Philippine church groups call for renewed peace talks

Recent arrest of rebel negotiators shows situation is taking a turn for the worse, they say
Philippine church groups call for renewed peace talks

Ecumenical church leaders gather for a three-day summit to discuss the peace process in the Philippines early in November. (Photo by Mark Saludes) reporter, Manila
November 23, 2018
An ecumenical church group in the Philippines has renewed calls for the resumption of peace negotiations with communists following the arrest of several rebel peace consultants in recent weeks.

Church leaders from various denominations and diverse Christian traditions said the talks are still the "most viable option to attaining a just and enduring peace."

Talks broke down in July 2017 after the government accused rebels of continuing attacks on government forces.

The church leaders cited a survey by pollster Pulse Asia early this year that found 74 percent of Filipinos had been following the talks.

Of them, nearly 80 percent believe that peace talks can end the hostilities between the warring forces.  

"The situation has taken a turn for the worse," the church leaders said in a statement from the Philippine Ecumenical Peace Platform (PEPP) released to the media on Nov. 21.

Several peace consultants of the rebel National Democratic Front of the Philippines (NDFP) have been arrested in recent weeks.

On Nov. 8, the authorities arrested Vicente Ladlad, an NDFP consultant in the peace talks with the government, accusing him of illegal possession of firearms.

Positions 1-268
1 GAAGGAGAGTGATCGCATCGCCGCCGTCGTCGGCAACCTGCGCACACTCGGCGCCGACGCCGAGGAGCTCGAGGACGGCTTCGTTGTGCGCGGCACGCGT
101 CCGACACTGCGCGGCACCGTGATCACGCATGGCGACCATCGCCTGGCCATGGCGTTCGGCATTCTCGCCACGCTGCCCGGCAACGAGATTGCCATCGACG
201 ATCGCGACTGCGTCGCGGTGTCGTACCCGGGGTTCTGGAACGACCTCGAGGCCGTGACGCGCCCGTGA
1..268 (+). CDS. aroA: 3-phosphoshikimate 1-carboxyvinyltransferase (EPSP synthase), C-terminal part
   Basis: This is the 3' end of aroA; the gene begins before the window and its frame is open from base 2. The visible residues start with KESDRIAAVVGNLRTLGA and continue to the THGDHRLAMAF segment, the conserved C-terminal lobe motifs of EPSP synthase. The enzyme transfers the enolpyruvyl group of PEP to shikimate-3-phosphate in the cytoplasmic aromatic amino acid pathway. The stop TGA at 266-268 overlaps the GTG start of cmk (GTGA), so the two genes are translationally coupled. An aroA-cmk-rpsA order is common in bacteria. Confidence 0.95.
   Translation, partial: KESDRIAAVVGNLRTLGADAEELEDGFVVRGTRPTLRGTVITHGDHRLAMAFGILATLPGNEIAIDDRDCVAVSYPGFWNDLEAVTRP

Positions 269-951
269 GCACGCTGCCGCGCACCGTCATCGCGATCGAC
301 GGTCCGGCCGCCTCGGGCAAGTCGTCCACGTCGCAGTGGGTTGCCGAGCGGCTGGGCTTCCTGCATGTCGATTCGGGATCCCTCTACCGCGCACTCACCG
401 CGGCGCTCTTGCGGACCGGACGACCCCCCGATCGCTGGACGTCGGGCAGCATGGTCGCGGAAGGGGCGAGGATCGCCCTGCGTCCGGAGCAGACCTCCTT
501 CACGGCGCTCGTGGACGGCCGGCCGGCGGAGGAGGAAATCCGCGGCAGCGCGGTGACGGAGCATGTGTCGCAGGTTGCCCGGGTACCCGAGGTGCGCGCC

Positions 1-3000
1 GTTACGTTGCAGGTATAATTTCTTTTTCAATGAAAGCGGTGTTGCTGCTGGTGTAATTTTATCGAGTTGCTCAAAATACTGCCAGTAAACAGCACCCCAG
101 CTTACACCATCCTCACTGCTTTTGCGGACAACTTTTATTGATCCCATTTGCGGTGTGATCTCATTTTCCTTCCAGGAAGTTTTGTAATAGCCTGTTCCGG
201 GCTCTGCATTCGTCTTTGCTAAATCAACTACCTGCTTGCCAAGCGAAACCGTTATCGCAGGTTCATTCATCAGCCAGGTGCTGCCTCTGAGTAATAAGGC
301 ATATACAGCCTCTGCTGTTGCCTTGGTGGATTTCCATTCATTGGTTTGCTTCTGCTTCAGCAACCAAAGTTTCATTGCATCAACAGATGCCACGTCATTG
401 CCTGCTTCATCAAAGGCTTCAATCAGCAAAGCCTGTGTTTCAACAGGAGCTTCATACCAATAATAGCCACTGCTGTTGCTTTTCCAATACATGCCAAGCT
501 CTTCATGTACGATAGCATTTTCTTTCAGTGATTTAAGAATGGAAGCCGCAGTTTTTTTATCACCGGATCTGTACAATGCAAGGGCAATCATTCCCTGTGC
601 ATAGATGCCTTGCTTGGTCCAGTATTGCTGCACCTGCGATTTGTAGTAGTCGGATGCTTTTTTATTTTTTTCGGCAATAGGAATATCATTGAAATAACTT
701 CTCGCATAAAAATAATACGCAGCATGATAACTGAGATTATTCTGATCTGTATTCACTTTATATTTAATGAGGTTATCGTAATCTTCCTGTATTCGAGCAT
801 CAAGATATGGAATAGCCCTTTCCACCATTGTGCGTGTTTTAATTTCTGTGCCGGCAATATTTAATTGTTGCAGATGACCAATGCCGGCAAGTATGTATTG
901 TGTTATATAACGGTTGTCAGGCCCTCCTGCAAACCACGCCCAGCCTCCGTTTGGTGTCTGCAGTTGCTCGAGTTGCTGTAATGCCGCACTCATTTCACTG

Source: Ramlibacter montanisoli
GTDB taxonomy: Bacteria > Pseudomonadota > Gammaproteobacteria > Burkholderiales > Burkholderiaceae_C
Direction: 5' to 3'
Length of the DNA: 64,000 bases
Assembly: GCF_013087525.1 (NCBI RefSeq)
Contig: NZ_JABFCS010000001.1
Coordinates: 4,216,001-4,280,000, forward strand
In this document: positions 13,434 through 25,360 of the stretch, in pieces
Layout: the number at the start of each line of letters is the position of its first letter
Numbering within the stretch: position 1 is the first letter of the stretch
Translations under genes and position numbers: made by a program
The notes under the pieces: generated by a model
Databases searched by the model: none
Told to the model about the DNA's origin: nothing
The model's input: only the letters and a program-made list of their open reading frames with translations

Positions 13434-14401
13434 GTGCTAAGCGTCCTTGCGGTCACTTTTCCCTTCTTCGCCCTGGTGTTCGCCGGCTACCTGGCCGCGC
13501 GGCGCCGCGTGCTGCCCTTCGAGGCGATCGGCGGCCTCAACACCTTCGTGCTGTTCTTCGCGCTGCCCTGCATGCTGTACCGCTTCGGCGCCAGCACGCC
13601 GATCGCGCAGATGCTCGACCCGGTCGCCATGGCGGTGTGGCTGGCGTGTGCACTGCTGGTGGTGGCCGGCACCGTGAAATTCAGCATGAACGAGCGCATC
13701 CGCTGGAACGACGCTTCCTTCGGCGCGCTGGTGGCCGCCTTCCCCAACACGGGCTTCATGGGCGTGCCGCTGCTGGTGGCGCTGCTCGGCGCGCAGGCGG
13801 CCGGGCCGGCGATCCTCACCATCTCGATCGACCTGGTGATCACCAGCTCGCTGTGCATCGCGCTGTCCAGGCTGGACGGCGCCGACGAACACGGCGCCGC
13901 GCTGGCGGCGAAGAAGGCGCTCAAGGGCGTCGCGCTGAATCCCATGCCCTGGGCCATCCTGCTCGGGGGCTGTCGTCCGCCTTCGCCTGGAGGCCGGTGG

Earlier, Philippine authorities arrested peace consultants Rafael Baylosis and Adelberto Silva also for "illegal possession of firearms and explosives."

The church leaders noted that there were also significant increases in armed encounters between the Philippine military and New People's Army guerrillas.

"We are very much concerned and alarmed by these reports because of our conviction that respect for human rights and human dignity is a basic condition of peace," read the church leaders' statement signed by Catholic Archbishop Antonio Ledesma and Protestant Bishop Rex Reyes, joint chairmen of PEPP.

The prelates noted that there was a "bright prospect" when the formal peace talks resumed in earnest in 2016 until 2017. 

"We are thus saddened that the cancellation of the formal peace talks has aborted the signing of an interim peace agreement," read the church leaders' statement, adding that the peace deal would have addressed the "root causes of the armed conflict."

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